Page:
wangari maathai first african woman nobel prize winner

Wangari Maathai: The First African Woman & First Environmentalist to Win the Nobel Peace Prize

Wangari Maathai. Have you ever heard that name before? She was an outstanding woman, and remains a powerful example of how one person can be a force for change starting from a small community and impacting the whole world! Her exceptional contribution to sustainable development, democracy and peace earned her the Nobel Peace Prize, making her the first African woman and the first environmentalist to win the prestigious Nobel Peace Prize. Let’s embark on her story by first taking a look at what a few renowned world leaders had to say about her.

President Barack Obama described her as a remarkable woman with an extraordinary life. King Charles III, former Prince of Wales, said he was struck by the force of her personality and the quality of her intellect each time he met her. Archbishop Desmond Tutu called her a true African heroine. Ban Ki Moon, the former Secretary of the United Nations, described her as a global champion for human’s right and women’s empowerment. With all these descriptions, you certainly wonder who Wangari Maathai was, and what she did to merit such praises from the four corners of the world.

Professor Wangari Maathai with President Barack Obama

A Woman of Many Firsts

Wangari Maathai was born in Nyeri, a rural area of Kenya, on April 1st 1940. After completing her primary education in Kenya, she pursued a Bachelor of Science in Biological Sciences from Mount St. Scholastica College in Kansas which she completed in 1964. In 1966, she completed a Masters of Science degree from the University of Pittsburgh, and went on to pursue doctoral studies in Germany and Kenya. In 1971, she obtained her Ph.D. from the University of Nairobi, making her the first woman in East and Central Africa to earn a doctorate degree. After graduation, she taught veterinary anatomy at the University of Nairobi, and eventually became chair of the Department of Veterinary Anatomy in 1976, and an associate professor in 1977. She was the first woman in Kenya to hold both positions.

In 1976, Professor Maathai introduced the idea of community-based tree planting to solve the worsening issue of deforestation that was threatening the livelihoods of rural populations who relied on agriculture. Several women from rural areas had been complaining of deteriorating environmental conditions which resulted in poor harvests and forced them to walk longer distances in search of firewood. Professor Maathai saw tree planting as a practical, holistic, and ecological way of addressing this issue. The trees will not only provide food, fodder and fuel, but their roots will also bind the soil, halt erosion, and absorb groundwater which will help replenish streams – all of which will enhance the livelihoods of rural communities. She developed this brilliant idea into a broad-based grassroots organization called the Green Belt Movement (GBM), where she mobilized thousands of men and women to plant trees. Till date, her movement has planted over 50 million trees throughout Kenya and other African countries.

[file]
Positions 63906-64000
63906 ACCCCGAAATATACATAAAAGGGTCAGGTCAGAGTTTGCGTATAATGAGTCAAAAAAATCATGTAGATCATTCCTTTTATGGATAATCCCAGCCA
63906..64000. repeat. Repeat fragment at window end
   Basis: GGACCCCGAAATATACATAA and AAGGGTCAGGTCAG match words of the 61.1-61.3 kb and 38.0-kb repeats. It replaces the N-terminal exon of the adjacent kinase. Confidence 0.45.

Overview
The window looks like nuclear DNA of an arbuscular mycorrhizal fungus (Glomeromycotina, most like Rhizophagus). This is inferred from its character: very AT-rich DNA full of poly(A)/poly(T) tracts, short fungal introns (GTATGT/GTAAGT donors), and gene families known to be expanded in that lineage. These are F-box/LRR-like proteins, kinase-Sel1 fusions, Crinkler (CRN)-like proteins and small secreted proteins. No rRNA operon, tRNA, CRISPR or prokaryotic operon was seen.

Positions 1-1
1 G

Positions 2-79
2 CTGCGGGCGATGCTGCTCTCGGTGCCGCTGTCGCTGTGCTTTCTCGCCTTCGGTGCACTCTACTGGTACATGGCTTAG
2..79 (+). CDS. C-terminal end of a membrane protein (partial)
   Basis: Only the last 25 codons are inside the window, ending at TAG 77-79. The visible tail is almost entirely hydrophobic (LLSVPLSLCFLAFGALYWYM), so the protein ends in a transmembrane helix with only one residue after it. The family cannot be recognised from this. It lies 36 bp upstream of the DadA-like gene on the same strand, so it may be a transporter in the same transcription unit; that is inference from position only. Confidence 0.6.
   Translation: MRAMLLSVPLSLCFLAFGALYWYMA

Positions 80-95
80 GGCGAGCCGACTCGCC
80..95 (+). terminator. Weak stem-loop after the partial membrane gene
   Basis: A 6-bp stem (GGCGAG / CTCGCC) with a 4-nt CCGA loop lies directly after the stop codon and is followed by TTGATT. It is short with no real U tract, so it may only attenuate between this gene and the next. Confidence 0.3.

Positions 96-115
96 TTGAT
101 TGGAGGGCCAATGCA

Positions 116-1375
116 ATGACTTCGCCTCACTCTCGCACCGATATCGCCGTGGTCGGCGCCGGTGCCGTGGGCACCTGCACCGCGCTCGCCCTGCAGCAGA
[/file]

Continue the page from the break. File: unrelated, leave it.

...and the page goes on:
For Professor Maathai, the idea of tree-planting went beyond addressing an environmental issue alone, she saw this in a broader perspective, as a tool to enhance democracy, women’s rights, and international solidarity.  She used her movement as a springboard to fight against abuses of power such as land-grabbing, corruption, and misogyny. She used her voice and her activities to raise awareness on the links between human rights, poverty, environmental protection and security. Her determination and activities soon brought her into direct conflict with the Kenyan government under the presidency of Daniel arap Moi. She was insulted, harassed, beaten, and even jailed. Despite facing regular opposition, she persevered in her engagement and succeeded in expanding the activities of GBM through the help of an impressive network of regional and international partners. Her remarkable contribution to democracy, human rights, and environmental conservation earned her several national and international recognitions. Most remarkably, the Nobel Peace Prize which she received in 2004 for her contribution to sustainable development, democracy and peace. This made Professor Wangari Maathai the first African woman and the first environmentalist to win the Nobel Peace Prize.

wangari maathai first african woman nobel prize winner
Professor Wangari Maathai with the Nobel Peace Prize

“Human rights are not things that are put on the table for people to enjoy. These are things you fight for and then you protect.”

Wangari Maathai

Wangari Maathai’s Legacy

Over the years, up until her death in 2011 due to ovarian cancer, Wangari Maathai continued to advocate both in Kenya and around the world for action to be taken on climate change, environmental justice, forest conservation, good governance, democracy and women’s rights. She impacted the lives of many from all spheres of life: head of states and rural women, local communities and people across continents, people of diverse faith/religion. Many continue to be encouraged through her story to aspire to an idea bigger than their individual needs, and to aspire to be a force of change in their local communities. I invite you to check out her books and key speeches and articles to learn more about this true African Heroine!

“It doesn’t take a lot of people for real change to happen. At a time when so much seems to be going wrong, it is very easy to get overwhelmed. You don’t need an “army” of people. Each of us can be agents of change.”

Wangari Maathai

Learn more on Wangari Maathai

  • The Green Belt Movement:
  • The Wangari Maathai Foundation:
Leslie Fotso
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